avi sinha
Lucas Smith
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Joined: Apr 20, 2009
Posts: 804
    
    1

Let's analyze this.

First request form browser. There is no header Cookie in the request so the container creates a new session and sets header Set-Cookie in the response. Now everything is OK. Browser and container knows each other .

Then we close the browser. We can assume that session and cookie are alive. We request the same URL. But there is no header Cookie in the request. Browser did not put cookie and URL together.

Correct me if I am wrong.
Ankit Garg
Sheriff

Joined: Aug 03, 2008
Posts: 9291
    
  17

You can extract the JSESSIONID cookie from the request object (i.e. get the array of cookies and find the one with the name JSESSIONID) and then set its max age to a large value. This way it will persist even after browser restart. Generally you'll not need to use JSESSIONID cookie as there's generally no need to persist a session for infinite time. For sites that have a feature like "Keep me logged in for 2 weeks" etc, they set a different cookie on the client machine (which persists for 2 weeks) to identify the user. The session gets invalidated after some time but when a new request is sent to the site, the client is identified using the custom cookie and a new session is created for the client...
avi sinha
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Joined: Mar 15, 2009
Posts: 452

Ankit Garg wrote:You can extract the JSESSIONID cookie from the request object (i.e. get the array of cookies and find the one with the name JSESSIONID) and then set its max age to a large value. This way it will persist even after browser restart. Generally you'll not need to use JSESSIONID cookie as there's generally no need to persist a session for infinite time. For sites that have a feature like "Keep me logged in for 2 weeks" etc, they set a different cookie on the client machine (which persists for 2 weeks) to identify the user. The session gets invalidated after some time but when a new request is sent to the site, the client is identified using the custom cookie and a new session is created for the client...


thanks ankit
well i had tried this way but it was giving me a bad feeling (book:should not use JSESS.... ).

anyways thanks again . i got the point.

avi sinha
Salil Vverma
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Joined: Sep 06, 2009
Posts: 253

Hey Ankit,

For sites that have a feature like "Keep me logged in for 2 weeks" etc, they set a different cookie on the client machine (which persists for 2 weeks) to identify the user. The session gets invalidated after some time but when a new request is sent to the site, the client is identified using the custom cookie and a new session is created for the client...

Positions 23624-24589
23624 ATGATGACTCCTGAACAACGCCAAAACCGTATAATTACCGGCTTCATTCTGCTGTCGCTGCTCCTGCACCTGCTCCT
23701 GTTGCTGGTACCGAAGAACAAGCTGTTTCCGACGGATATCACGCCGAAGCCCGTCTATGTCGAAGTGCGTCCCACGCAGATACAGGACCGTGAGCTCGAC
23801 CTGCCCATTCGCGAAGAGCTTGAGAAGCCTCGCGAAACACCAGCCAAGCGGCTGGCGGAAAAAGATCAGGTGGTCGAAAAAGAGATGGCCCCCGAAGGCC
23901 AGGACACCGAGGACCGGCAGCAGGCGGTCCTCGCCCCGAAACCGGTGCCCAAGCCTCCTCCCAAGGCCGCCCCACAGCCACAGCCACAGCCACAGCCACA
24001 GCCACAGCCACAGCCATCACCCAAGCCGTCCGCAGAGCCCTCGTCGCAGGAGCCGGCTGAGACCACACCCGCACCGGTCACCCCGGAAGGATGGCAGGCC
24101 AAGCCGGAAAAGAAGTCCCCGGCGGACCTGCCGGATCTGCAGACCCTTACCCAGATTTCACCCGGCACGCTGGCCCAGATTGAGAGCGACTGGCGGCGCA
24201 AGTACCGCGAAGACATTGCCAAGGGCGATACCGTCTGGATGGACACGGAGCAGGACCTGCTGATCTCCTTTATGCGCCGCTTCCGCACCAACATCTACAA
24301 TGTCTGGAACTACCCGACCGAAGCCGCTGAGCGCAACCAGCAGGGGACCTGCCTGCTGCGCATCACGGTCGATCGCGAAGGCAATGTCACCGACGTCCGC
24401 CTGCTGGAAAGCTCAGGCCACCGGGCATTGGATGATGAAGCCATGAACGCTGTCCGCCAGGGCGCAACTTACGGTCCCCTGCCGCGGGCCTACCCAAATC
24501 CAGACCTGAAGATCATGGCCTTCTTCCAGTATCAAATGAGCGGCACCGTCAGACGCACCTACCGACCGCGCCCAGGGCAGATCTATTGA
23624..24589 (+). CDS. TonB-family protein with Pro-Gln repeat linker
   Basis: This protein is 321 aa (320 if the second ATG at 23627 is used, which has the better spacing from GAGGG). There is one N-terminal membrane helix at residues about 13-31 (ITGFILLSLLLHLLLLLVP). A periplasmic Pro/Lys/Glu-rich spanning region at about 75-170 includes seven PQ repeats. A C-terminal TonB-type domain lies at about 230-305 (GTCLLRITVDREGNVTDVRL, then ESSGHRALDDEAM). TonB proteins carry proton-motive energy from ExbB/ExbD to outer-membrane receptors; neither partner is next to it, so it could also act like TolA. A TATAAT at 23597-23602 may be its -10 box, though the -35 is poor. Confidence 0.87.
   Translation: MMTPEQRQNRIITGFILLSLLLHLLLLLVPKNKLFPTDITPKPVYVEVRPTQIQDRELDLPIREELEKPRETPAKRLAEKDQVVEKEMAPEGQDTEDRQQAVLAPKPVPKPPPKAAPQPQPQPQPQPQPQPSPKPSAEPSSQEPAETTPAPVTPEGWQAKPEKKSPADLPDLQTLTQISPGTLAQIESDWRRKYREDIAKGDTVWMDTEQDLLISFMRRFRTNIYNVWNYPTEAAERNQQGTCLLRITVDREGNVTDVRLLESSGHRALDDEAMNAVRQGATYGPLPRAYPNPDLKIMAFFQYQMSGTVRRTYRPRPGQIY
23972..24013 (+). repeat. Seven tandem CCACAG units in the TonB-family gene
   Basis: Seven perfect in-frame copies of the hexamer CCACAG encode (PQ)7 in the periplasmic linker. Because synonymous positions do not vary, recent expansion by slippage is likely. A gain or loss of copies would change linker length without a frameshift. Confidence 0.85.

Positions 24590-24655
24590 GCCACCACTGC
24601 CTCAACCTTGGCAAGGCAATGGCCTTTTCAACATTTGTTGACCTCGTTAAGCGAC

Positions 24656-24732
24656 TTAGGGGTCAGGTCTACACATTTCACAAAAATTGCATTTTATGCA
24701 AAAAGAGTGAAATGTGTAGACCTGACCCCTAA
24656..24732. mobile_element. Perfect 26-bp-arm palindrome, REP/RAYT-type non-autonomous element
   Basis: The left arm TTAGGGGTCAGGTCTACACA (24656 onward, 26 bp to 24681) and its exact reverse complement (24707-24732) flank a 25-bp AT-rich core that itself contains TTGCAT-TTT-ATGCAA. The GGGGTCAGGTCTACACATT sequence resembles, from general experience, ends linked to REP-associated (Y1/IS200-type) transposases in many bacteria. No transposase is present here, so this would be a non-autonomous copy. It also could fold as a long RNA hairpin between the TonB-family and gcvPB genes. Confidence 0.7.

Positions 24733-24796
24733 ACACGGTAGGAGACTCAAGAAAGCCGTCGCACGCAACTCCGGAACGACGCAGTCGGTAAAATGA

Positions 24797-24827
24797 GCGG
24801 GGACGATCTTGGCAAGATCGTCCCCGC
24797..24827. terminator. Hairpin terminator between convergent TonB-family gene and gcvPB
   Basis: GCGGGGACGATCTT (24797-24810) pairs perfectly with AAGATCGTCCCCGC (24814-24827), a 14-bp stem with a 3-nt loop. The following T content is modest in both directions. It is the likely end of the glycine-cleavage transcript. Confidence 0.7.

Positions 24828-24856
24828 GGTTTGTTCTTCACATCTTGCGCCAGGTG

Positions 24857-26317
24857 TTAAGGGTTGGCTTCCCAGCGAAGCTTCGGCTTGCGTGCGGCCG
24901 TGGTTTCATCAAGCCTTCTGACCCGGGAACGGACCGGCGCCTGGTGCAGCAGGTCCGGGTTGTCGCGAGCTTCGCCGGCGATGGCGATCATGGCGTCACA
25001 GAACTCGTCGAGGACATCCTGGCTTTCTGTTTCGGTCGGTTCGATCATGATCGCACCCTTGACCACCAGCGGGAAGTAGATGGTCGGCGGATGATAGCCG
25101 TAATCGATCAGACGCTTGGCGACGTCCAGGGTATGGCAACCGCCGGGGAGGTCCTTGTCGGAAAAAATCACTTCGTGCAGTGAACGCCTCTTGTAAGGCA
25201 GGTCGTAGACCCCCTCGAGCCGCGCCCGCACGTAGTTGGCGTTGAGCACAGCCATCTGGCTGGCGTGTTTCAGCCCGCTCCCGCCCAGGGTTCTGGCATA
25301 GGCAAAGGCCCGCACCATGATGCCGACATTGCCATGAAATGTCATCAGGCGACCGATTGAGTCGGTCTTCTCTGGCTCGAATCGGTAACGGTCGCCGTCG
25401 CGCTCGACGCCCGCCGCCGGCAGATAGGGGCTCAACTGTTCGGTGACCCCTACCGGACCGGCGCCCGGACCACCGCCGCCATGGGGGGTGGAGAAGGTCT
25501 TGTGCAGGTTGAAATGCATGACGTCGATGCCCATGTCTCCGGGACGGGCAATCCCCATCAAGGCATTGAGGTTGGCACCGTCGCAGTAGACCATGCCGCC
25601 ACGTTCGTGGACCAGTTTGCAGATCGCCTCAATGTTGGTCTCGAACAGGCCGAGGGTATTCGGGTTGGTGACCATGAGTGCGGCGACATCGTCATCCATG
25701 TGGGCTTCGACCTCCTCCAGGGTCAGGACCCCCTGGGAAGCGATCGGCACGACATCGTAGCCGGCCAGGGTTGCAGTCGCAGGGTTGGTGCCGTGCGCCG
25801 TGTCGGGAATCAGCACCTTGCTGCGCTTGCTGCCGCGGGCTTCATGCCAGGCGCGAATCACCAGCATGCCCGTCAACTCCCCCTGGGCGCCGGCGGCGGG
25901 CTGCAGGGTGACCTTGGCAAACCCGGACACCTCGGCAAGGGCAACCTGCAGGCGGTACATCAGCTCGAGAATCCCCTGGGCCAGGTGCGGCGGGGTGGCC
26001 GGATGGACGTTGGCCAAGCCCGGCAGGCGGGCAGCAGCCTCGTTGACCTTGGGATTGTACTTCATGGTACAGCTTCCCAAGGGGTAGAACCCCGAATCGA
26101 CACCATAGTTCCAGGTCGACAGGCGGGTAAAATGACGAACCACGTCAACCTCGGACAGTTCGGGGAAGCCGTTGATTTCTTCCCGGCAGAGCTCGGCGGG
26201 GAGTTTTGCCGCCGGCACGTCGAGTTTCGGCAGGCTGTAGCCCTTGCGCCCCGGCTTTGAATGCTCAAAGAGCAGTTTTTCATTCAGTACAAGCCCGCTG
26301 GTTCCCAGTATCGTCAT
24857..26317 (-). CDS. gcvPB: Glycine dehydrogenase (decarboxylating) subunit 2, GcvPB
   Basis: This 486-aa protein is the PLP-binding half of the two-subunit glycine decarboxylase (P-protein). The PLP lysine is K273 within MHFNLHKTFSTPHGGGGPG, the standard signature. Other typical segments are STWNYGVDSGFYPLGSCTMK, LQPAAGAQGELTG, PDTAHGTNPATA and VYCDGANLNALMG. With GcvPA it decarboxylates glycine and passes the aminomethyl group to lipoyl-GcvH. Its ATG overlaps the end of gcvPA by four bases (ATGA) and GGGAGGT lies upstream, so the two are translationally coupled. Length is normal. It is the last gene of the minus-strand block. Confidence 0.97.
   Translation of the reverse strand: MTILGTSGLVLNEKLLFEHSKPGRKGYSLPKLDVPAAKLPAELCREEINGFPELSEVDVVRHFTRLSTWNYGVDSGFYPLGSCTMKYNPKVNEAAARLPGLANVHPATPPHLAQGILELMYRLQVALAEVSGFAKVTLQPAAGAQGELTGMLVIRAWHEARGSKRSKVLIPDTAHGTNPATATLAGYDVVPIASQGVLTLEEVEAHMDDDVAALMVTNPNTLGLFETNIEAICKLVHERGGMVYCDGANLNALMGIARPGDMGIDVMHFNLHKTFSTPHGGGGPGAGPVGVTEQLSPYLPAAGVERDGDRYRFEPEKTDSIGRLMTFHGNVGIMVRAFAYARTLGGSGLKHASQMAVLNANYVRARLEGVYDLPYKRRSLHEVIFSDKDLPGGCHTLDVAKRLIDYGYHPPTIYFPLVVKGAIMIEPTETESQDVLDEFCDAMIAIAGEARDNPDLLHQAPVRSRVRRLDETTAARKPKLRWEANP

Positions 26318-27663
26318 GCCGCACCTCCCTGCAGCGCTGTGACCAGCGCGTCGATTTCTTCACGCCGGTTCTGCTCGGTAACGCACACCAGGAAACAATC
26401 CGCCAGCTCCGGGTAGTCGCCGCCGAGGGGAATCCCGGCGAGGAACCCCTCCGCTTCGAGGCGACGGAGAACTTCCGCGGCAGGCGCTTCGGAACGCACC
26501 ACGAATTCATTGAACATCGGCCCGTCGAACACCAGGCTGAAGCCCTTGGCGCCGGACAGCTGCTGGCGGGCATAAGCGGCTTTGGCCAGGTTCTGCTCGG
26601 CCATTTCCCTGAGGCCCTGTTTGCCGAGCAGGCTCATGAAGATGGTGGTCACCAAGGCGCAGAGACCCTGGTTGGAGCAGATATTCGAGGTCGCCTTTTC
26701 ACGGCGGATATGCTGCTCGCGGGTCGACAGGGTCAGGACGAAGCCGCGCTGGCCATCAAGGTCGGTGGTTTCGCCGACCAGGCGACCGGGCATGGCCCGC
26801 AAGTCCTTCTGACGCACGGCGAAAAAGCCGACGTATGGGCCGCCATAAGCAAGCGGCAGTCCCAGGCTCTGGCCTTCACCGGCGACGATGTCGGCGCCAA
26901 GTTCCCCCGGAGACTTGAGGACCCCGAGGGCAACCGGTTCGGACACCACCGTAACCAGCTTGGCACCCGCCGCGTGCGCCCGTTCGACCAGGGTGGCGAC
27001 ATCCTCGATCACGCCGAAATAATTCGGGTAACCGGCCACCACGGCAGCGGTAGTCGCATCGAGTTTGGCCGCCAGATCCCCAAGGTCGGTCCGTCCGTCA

I believe, the client related information is stored in session not in cookie. Could you please explain how can an application identify a client just by cookie when the session is invalidated.

avi sinha
Ranch Hand

Joined: Mar 15, 2009
Posts: 452

Salil Vverma wrote:Hey Ankit,

For sites that have a feature like "Keep me logged in for 2 weeks" etc, they set a different cookie on the client machine (which persists for 2 weeks) to identify the user. The session gets invalidated after some time but when a new request is sent to the site, the client is identified using the custom cookie and a new session is created for the client...


I believe, the client related information is stored in session not in cookie. Could you please explain how can an application identify a client just by cookie when the session is invalidated.



one possible solution can be storing the unique userid in the cookie . ( i think ... not very much sure about it )

avi sinha
Lucas Smith
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Joined: Apr 20, 2009
Posts: 804
    
    1

We close the browser. We can assume that session and cookie are alive. We request the same URL. So is there any binding between URL and cookie?
avi sinha
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Joined: Mar 15, 2009
Posts: 452

Lukas Smith wrote:We close the browser. We can assume that session and cookie are alive. We request the same URL. So is there any binding between URL and cookie?


well i think yes. you can have a look inside the browser cookies . it shows for a particular cookie
the server
cookie name
cookie value

i think whenever we request a particular resource from a server, any cookie residing in our system associated with that server address , is attached with our request . again not sure though.

avi sinha
Lucas Smith
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Joined: Apr 20, 2009
Posts: 804
    
    1

OK. I have checked it.
But I set:
c[0].setMaxAge(20*60); //c[0] is JSESSIONID cookie
And I saw in Firefox that JSESSIONID cookie is valid till the end of the session. I do not understand that.
Moreover I set the max inactive interval of the session: 20*60 and I set that Firefox will not delete any cookies.